Memorial Day 2016

May 27, 2016

All Posts, Features

Memorial Day 2016

Memorial Day was not imagined to honor veterans, or patriotism, or politicians or the sorts of war heroes who appear in television commercials for the United Services Automobile Association or the Navy Federal Credit Union

To be alive on Memorial Day is an obligation – especially for veterans. Memorial Day is the brief moment before our golden summers when it is our sacred duty to consider how we came to be so lucky as to be here now in this increasingly flawed but still great and free country. Memorial Day is when we must remember the bodies.

This annual obligation to remember emerged spontaneously in both the North and the South in the spring of 1864 – about nine or ten months after Gettysburg, in the midst of the war that resulted when we took our principles so seriously that we went to war with ourselves. Women in both the States of America joined into groups to decorate the graves of the war’s dead. As many as 850,000 men died in the War Between the States. Four-hundred-seventy-six thousand men were wounded. One in 13 soldiers returned home missing at least one limb. All but four members of the student body of the University of Mississippi died. Most of them died at the same place at the same time, on the last day of Gettysburg, during a human wave attack called Pickett’s Charge.

Four hundred thousand men disappeared – into the earth – because there was no one to claim their rotting bodies. A few tens of thousands of German and Irish immigrants died of malaria against which they had no immunity. The immigrants died because other young men paid to have them fight and die for them. Fifty-one thousand men died at Gettysburg. One in five of the Yankees or Confederates deployed in that war died. Everyone knew someone who died, so the obligation to remember was hardly a duty at all.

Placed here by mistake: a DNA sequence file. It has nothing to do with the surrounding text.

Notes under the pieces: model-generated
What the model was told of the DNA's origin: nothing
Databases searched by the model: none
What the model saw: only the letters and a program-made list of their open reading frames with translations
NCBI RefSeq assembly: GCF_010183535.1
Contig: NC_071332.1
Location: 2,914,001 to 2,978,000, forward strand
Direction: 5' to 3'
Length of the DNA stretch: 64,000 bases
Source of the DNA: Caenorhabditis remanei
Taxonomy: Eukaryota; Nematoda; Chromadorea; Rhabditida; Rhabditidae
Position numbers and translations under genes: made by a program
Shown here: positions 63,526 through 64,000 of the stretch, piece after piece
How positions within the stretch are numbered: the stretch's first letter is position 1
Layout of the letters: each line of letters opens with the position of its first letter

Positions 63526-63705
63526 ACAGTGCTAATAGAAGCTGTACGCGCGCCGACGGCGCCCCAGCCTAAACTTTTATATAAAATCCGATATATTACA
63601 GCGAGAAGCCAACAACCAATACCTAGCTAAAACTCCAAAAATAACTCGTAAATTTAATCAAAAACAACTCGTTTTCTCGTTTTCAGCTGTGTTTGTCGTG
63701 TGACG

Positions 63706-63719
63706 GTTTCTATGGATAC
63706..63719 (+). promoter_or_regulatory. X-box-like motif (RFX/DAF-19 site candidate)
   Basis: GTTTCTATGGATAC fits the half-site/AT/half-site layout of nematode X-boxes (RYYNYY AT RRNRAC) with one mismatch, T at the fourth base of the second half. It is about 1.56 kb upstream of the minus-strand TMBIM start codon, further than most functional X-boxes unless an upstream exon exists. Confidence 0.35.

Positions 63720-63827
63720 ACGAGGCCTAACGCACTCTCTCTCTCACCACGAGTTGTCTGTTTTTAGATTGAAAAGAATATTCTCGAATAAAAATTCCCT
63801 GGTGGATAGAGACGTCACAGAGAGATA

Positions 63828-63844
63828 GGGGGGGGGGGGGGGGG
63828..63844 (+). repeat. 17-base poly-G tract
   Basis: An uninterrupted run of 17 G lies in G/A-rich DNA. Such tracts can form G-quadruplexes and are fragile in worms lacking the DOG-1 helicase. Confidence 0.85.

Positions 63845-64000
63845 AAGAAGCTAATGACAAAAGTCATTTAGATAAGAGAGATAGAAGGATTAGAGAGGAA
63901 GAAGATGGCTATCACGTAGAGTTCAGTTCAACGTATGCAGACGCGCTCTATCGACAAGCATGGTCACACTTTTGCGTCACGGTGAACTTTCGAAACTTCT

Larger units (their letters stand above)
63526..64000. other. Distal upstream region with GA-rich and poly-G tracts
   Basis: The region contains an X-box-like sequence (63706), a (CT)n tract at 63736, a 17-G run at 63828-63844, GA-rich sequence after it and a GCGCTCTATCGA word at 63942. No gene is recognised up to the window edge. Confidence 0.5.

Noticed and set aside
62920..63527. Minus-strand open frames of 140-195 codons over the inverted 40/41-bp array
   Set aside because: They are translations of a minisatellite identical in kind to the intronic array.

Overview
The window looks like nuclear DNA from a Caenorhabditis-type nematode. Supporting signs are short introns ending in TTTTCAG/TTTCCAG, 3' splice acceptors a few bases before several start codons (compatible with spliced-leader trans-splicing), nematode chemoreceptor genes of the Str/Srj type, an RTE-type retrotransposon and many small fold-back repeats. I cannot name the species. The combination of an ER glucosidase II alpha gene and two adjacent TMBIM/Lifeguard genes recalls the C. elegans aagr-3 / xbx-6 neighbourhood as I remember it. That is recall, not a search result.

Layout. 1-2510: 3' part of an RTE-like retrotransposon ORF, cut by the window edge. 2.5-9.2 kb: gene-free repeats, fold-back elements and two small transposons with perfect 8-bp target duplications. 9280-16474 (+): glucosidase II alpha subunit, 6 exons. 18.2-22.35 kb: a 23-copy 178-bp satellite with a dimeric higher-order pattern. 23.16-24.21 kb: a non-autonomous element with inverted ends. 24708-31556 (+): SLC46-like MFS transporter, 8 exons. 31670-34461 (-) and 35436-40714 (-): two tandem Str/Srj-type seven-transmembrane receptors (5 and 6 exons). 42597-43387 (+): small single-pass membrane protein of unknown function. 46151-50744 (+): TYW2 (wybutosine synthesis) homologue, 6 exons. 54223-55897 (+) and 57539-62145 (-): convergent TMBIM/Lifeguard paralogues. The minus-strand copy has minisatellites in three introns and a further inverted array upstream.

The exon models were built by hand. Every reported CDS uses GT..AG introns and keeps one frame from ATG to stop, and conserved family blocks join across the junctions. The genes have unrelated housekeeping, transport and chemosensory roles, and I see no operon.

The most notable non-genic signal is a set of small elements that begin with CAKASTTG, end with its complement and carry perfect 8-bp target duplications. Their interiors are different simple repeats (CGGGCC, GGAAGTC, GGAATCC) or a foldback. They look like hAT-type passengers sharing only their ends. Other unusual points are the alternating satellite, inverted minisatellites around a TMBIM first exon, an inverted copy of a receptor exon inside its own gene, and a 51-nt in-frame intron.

Forty-five hundred Americans died in the American Revolution; 2,300  in the War of 1812; about 13,500 died in the Mexican War – the war that created the American Southwest; and another 2,500 died in the Spanish American War in Cuba and the Philippines. One-hundred-sixteen-thousand-five-hundred-sixteen died in the First World War and another 405,399 in the following World War – about one in every 40 deployments in both those wars. Thirty-six-thousand-five-hundred-seventy-four died in Korea;. Fifty-eight-thousand-two-hundred-nine died in Vietnam – about one in every 58 deployed. Three-hundred-eighty-three died in the Gulf War and 6,845 Americans have been killed in Iraq and Afghanistan. The casualties for the war George W. Bush started amount to about one death for every 380 deployments which means that the longest war in American History is also a war in which our soldiers have been unlikely to know someone who actually died. That may be a mixed blessing.

If you have been in a war you understand that they are not at all as they are usually dramatized. They are much bigger and louder. They are muddy and your rifle jams. The food is bad and all the colonels are insane. And then some kid you know runs past engulfed in flames. They are all about as glorious as a hurricane. There is no wisdom to be gained from them.

The only wisdom to be gained is in recollecting the bodies. Memorial Day is when we are morally obliged to take a few moments to do that.

Enjoy your ride. Enjoy your barbecue. That is why they died. Try to remain handcuff free. That is also why they died.


41 Responses to “Memorial Day 2016”

  1. rollinnorth Says:

    “Civil War vet’s ashes on motorcycle ride across America to Maine

    SALEM, Oregon (AP) — Jewett Williams served in the 20th Maine Regiment in the Civil War. When he died in 1922 at an Oregon insane asylum, he was cremated and his ashes were stored and forgotten along with the remains of thousands of other patients.

    With a color guard in Civil War-era uniforms present, Oregon State Hospital officials handed over Williams’ ashes to a group of motorcycle-riding military veterans for a journey across the country to his home state.

    ‘He was a son, a brother, a husband and a father. At the end of his life, however, he was alone and institutionalized here,’ Oregon Senate President Peter Courtney said at the ceremony. ‘When he died, nobody came. Nobody came to honor him. Nobody came to take him home. Nobody came. Until today.’

    Members of the Patriot Guard Riders, a group that attends the funerals of U.S. military veterans, firefighters and police, then solemnly received the ashes, started their Harleys and began the long journey to Maine. Wearing leather vests festooned with patches describing their branches of service and American flags flapping from their bikes, the group will escort the remains in relays across America.”